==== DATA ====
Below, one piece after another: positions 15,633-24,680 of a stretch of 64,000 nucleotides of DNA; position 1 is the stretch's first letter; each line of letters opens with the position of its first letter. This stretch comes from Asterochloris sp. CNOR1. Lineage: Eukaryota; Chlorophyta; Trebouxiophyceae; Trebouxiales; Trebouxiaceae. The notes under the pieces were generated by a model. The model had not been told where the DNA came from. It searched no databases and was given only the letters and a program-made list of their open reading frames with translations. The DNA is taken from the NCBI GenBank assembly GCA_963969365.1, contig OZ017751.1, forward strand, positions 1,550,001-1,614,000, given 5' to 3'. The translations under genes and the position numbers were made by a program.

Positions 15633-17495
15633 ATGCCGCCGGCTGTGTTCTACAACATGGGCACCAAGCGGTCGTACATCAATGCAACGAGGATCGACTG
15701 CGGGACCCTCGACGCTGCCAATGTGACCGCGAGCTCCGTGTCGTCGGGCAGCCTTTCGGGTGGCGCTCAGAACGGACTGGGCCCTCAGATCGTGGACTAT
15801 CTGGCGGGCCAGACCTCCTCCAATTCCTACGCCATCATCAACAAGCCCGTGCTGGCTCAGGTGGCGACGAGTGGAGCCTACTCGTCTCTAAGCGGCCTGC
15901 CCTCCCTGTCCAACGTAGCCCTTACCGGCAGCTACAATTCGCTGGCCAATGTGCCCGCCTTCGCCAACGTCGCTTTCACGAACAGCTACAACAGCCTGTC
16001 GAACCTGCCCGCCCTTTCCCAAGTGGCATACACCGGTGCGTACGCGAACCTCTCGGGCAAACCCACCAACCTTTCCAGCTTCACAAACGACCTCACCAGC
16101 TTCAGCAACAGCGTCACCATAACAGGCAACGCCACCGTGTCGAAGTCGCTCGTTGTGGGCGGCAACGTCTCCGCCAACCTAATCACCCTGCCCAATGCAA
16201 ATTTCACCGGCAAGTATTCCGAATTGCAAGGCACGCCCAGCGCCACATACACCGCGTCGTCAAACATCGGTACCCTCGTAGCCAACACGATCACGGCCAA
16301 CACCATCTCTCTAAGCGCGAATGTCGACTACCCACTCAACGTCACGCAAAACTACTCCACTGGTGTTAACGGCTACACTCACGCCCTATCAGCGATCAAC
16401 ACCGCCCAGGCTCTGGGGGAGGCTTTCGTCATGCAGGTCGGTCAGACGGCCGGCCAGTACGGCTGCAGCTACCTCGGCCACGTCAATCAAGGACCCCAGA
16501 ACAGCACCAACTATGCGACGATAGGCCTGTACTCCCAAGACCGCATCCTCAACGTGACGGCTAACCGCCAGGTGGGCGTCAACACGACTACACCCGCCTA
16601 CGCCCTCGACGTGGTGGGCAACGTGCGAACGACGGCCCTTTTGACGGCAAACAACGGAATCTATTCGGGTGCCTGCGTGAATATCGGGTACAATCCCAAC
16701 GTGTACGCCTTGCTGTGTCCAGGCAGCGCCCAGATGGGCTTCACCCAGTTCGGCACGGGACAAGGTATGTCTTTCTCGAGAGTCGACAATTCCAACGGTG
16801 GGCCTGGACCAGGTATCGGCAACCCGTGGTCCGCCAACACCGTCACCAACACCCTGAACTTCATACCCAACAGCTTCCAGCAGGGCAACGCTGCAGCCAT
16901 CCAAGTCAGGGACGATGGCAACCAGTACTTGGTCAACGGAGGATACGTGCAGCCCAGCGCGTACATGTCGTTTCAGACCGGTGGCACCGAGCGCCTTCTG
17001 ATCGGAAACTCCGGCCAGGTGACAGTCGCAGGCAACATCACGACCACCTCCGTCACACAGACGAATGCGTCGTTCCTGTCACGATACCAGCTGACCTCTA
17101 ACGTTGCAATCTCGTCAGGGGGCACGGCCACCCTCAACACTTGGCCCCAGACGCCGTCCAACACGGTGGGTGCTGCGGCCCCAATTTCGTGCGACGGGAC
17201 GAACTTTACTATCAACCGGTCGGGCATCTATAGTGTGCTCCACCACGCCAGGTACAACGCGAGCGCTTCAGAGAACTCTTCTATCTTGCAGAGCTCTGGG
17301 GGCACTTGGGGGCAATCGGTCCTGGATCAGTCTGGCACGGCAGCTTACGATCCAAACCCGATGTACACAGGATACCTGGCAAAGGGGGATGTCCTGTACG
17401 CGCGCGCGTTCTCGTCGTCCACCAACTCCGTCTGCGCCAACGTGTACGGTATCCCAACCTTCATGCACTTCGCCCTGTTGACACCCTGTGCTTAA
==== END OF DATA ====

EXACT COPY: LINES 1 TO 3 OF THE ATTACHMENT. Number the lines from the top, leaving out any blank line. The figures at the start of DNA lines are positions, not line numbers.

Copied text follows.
Below, one piece after another: positions 15,633-24,680 of a stretch of 64,000 nucleotides of DNA; position 1 is the stretch's first letter; each line of letters opens with the position of its first letter. This stretch comes from Asterochloris sp. CNOR1. Lineage: Eukaryota; Chlorophyta; Trebouxiophyceae; Trebouxiales; Trebouxiaceae. The notes under the pieces were generated by a model. The model had not been told where the DNA came from. It searched no databases and was given only the letters and a program-made list of their open reading frames with translations. The DNA is taken from the NCBI GenBank assembly GCA_963969365.1, contig OZ017751.1, forward strand, positions 1,550,001-1,614,000, given 5' to 3'. The translations under genes and the position numbers were made by a program.

Positions 15633-17495
15633 ATGCCGCCGGCTGTGTTCTACAACATGGGCACCAAGCGGTCGTACATCAATGCAACGAGGATCGACTG